USC Gould Search

Lecturers in Law

John Heilman

John Heilman

Lecturer in Law

Last Updated: Thursday, May 18, 2017

Email:
Telephone: (323) 573-7409
699 Exposition Blvd. Los Angeles, CA 90089-0074 USA Room: 306E




John Heilman is a long-time lecturer at USC Gould School of Law. He has taught Community Property at the law school for many years. He also teaches two courses in our LLM program: Topics in American Law and Introduction to American Legal Systems. He was previously voted the Adjunct Professor of the Year at the law school.

Heilman is also an alumnus of USC. He was born in Cleveland, Ohio. He received a BS degree from Northwestern University. He moved to Southern California to attend USC Gould School of Law where he was a notes and articles editor of the Southern California Law Review. Heilman graduated from the law school in 1982. He came back to USC as a student to earn a MA in Public Administration in 2007 and subsequently a MA degree in Real Estate Development in 2009.

Heilman also teaches at Southwestern Law School where he is the Co-Director of Academic Support and Bar-Related Programs. He was recently named the first-year Professor of the Year at Southwestern.

In addition to teaching, Heilman is a long-time councilmember in the City of West Hollywood. He was actively involved in the incorporation of the city in 1984. Heilman was elected to the first City Council of West Hollywood in November 1984 and he has served on the City Council continuously since that time. He has served as Mayor of the city in 1985, 1990, 1995, 1999, 2001, 2006 and 2010.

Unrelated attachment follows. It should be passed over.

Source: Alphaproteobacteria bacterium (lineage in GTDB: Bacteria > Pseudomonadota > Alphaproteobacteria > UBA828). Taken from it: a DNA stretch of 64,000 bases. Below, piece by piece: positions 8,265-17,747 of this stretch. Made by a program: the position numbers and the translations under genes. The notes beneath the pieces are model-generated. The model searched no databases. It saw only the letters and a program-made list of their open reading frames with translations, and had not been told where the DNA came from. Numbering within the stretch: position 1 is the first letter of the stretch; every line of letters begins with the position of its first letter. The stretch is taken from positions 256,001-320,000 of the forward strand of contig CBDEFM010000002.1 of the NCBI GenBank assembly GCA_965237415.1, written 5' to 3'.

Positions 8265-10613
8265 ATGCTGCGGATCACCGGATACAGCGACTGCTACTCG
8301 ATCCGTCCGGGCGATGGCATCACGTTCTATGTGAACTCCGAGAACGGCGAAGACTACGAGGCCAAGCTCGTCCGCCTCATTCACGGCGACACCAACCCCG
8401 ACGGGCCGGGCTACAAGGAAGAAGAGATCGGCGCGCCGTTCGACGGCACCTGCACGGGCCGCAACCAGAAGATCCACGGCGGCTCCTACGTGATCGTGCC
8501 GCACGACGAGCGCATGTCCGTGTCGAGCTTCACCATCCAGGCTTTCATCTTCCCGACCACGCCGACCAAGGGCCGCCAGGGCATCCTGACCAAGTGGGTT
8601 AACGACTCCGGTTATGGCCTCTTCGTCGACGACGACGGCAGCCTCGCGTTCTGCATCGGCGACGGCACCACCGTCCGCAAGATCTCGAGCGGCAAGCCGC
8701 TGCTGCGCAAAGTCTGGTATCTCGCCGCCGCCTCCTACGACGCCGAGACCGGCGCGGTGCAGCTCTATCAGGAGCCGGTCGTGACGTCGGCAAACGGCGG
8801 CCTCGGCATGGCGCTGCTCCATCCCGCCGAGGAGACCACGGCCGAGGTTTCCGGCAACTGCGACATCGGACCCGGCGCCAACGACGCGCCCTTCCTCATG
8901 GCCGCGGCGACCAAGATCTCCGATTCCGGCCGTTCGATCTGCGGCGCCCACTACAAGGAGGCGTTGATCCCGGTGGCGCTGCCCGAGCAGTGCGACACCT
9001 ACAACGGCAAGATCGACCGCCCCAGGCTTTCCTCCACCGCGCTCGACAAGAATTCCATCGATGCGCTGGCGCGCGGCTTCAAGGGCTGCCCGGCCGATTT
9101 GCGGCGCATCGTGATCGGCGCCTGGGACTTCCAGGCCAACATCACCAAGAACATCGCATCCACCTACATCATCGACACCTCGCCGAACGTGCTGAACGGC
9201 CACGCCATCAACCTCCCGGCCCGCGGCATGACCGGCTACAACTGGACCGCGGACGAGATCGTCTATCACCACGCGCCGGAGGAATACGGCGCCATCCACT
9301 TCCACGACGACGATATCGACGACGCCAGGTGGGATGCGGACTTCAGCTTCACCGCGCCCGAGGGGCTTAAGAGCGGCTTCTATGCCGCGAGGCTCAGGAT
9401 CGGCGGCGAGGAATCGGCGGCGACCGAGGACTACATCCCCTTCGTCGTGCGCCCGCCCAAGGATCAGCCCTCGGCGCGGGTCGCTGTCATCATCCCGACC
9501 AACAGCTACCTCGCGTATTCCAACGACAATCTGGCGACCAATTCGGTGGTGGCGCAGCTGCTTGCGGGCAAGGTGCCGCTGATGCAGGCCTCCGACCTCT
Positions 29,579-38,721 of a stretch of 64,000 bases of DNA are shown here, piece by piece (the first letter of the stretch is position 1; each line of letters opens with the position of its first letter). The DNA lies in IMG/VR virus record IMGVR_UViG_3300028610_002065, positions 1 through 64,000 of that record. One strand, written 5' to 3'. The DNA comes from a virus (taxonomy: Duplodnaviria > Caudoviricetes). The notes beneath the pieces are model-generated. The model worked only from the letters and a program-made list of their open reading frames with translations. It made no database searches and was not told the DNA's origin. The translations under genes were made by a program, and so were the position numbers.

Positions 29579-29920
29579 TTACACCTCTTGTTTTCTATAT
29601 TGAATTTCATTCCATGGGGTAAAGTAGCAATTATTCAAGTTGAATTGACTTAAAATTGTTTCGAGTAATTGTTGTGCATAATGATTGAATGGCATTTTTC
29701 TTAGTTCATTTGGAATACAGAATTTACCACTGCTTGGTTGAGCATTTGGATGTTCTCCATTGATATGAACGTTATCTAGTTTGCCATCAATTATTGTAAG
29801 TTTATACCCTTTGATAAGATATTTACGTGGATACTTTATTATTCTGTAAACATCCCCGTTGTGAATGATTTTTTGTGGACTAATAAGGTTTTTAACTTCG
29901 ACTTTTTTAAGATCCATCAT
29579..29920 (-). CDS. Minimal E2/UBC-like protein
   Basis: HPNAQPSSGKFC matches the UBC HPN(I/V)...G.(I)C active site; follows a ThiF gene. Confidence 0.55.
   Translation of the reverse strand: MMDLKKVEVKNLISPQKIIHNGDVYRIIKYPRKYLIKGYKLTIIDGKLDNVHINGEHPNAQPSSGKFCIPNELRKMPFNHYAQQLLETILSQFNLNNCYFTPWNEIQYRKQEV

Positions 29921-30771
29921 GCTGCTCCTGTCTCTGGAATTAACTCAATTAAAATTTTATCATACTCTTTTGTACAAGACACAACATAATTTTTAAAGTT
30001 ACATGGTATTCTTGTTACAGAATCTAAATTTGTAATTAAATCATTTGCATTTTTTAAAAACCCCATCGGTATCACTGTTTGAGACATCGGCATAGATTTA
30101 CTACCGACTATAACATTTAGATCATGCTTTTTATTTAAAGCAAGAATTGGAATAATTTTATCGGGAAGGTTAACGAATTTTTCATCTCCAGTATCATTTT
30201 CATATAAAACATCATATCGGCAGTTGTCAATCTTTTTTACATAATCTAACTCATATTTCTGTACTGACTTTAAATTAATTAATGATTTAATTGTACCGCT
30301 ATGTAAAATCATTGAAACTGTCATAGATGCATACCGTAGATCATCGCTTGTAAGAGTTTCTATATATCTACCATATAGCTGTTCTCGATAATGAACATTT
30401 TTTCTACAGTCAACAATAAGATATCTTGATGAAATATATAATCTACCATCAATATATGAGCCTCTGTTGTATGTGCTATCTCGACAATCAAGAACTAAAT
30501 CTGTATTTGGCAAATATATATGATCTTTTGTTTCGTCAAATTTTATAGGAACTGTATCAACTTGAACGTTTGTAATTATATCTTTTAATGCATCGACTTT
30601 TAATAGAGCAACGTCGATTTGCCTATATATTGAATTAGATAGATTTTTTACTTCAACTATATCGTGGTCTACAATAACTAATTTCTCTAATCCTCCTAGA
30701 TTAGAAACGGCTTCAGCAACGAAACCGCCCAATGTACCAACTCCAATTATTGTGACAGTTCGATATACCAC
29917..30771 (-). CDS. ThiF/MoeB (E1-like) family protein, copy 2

Heilman has been an active member of the National League of Cities. He has served on the board of both the National League of Cities and the California League of Cities. He currently serves on the Legal Committee of the National League of Cities. He is a past board member of the American Civil Liberties Union of Southern California and the Local Government Commission. He is also the past president of the Gay, Lesbian and Bisexual Local Officials Group and past co-chair of the International Network of Lesbian and Gay Officials.

FACULTY IN THE NEWS

The Sun (UK)
June 27, 2017
Re: Heidi Rummel

Heidi Rummel was quoted about the likelihood of getting a conviction in a homicide case without the victim's body. "In most homicide prosecutions, the fact the person died is not the issue," Rummel said. “In the vast majority of murder cases, proving someone was a homicide victim is relatively easy with an autopsy, but without a body, prosecutors will need to prove the case with only circumstantial evidence.”

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